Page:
Errol Morris Talks About His Latest Doc ‘Tabloid’
Errol Morris (Photo by IFC Films/Sundance Select)
That's director Errol Morris describing his latest documentary, "Tabloid." The movie recounts the strange case of Joyce McKinney, a former beauty queen who became a tabloid sensation in the late 1970s when she was arrested, and eventually convicted in absentia, for kidnapping and committing "indecent assault" on Mormon missionary Kirk Anderson. He called it rape. She called it true love. The media called it "The Case of the Manacled Mormon."
Some of his other works include "The Fog of War," his Oscar-winning portrait of Robert S. McNamara, architect of the Vietnam war; "Mr. Death: The Rise and Fall of Fred A. Leuchter, Jr.," a look at a prison execution technician and Holocaust denier; and "Standard Operating Procedure," which looks at the Abu Ghraib scandal.
"Tabloid" centers on McKinney's account of events as her alleged lover Anderson didn't want to be involved in the movie. On camera, she is funny, engaging, and, on more than a few occasions, clearly lying. The result is mesmerizing. Compared to some of his recent work, this movie is definitely lighter, though Morris bristles at any notion that the movie is any less complex. On the contrary, McKinney is exactly the sort of charismatic, obsessive, unreliable character that Morris has long been drawn to. He told the New York Times that she was "one of the most extraordinary interviews I've ever done."
McKinney's reaction to "Tabloid," however, was less effusive. She's publicly called the movie a "celluloid catastrophe." She's been crashing screenings of the movie across the country in an effort to clear her name, even going so far as to arrive in disguise at a recent screening at New York's Museum of Modern Art.
This isn't the first time that a subject of a Morris documentary has balked at the end product. His breakthrough movie, the landmark documentary "The Thin Blue Line," managed to free Randall Adams from death row. Not long after his release, Adams sued Morris over the rights to the film.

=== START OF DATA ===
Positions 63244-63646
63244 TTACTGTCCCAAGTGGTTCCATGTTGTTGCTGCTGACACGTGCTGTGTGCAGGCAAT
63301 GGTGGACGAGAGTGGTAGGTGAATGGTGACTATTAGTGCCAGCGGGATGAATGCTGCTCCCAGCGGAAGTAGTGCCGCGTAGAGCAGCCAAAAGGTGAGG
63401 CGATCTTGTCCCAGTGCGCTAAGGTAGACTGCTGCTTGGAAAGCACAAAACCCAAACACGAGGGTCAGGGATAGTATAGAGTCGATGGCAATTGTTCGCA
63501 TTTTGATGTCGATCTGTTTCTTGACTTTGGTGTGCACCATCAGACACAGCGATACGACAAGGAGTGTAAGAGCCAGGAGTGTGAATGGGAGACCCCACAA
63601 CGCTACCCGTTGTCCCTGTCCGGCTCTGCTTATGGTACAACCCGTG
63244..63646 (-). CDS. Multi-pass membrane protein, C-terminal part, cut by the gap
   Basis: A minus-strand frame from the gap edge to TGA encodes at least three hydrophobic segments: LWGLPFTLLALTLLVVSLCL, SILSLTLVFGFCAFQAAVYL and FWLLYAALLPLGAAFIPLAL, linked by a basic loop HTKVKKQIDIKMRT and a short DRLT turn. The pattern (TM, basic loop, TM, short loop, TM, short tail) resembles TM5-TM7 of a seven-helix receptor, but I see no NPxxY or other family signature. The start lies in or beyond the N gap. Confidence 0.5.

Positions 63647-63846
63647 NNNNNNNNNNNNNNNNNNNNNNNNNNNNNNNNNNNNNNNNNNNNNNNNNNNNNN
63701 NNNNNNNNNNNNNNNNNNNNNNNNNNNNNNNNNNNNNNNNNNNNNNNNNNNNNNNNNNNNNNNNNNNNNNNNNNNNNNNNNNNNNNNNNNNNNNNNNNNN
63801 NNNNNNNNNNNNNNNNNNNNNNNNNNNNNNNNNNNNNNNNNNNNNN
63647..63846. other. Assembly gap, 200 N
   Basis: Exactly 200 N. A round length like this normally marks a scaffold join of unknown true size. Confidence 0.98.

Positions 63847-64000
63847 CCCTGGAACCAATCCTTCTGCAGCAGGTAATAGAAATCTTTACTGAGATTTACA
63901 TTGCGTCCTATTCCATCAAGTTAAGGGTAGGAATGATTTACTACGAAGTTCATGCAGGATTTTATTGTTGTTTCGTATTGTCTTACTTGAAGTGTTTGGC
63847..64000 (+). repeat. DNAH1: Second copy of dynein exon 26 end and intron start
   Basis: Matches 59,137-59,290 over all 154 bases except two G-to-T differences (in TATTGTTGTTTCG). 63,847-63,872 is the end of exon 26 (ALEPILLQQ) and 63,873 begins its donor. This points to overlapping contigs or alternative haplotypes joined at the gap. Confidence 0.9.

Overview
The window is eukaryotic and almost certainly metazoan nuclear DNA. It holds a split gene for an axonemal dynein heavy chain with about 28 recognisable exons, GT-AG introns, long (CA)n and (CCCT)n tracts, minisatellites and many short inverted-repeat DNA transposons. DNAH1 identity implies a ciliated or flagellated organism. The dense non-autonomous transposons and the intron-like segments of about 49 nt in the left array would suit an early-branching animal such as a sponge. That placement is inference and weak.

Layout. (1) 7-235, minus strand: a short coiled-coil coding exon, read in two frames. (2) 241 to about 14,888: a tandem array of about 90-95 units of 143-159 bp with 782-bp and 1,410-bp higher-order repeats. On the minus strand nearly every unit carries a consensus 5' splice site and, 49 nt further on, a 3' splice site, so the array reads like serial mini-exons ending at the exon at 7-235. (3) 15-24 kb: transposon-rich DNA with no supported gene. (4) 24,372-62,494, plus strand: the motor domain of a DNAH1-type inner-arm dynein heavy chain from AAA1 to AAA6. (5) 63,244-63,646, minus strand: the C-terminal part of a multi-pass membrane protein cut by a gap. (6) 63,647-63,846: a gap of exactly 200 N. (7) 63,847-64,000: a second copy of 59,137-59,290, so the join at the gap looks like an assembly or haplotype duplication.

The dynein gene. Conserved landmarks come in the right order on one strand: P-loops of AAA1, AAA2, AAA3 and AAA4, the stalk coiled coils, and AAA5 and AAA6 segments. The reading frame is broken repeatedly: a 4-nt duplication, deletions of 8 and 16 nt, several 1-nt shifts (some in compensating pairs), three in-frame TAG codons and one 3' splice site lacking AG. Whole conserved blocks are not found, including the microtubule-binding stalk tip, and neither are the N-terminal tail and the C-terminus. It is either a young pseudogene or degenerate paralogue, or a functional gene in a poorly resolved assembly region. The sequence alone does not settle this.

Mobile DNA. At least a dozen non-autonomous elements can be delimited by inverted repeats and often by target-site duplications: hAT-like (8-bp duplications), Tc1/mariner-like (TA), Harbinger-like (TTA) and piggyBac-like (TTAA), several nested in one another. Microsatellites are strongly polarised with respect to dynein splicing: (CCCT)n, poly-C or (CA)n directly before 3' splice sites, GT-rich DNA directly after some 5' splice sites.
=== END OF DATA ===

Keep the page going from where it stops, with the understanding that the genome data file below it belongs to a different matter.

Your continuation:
I got a chance to talk with Morris last week about the case, the nature of truth, and the complex, fraught relationship between a filmmaker and his subject.
Jonathan Crow: I very much enjoyed "Tabloid." It's a bit different from some of the weightier ones you've had recently.
EM: People tell me this, but I look at -- it's all of a piece.
JC: Really? How so?
EM: Oh, I made them!
JC: [Laughs] OK. How are they similar? How is this similar to some of your heavier ones, like "The Fog of War" or "Standard Operating Procedure"?
EM: Well, it's obviously different because it's less heavy. Let's call "The Fog of War" and "Standard Operating Procedure" anvil films. Not only are they heavy, they're very heavy.
EM: I don't think that the themes [in "Tabloid"] are any less complex or any less profound. OK, if the argument is that Joyce McKinney lacks the gravitas of Robert S. McNamara talking about nuclear Armageddon, I'm not going to argue much. But that's kind of obvious, and so what?
JC: You described interviewing Joyce McKinney as one of the most extraordinary interviews you've ever done. Why?
EM: Funny, absurd, complex, convoluted, sad, and a lot of stuff going for it. Joyce is really smart. You seem surprised.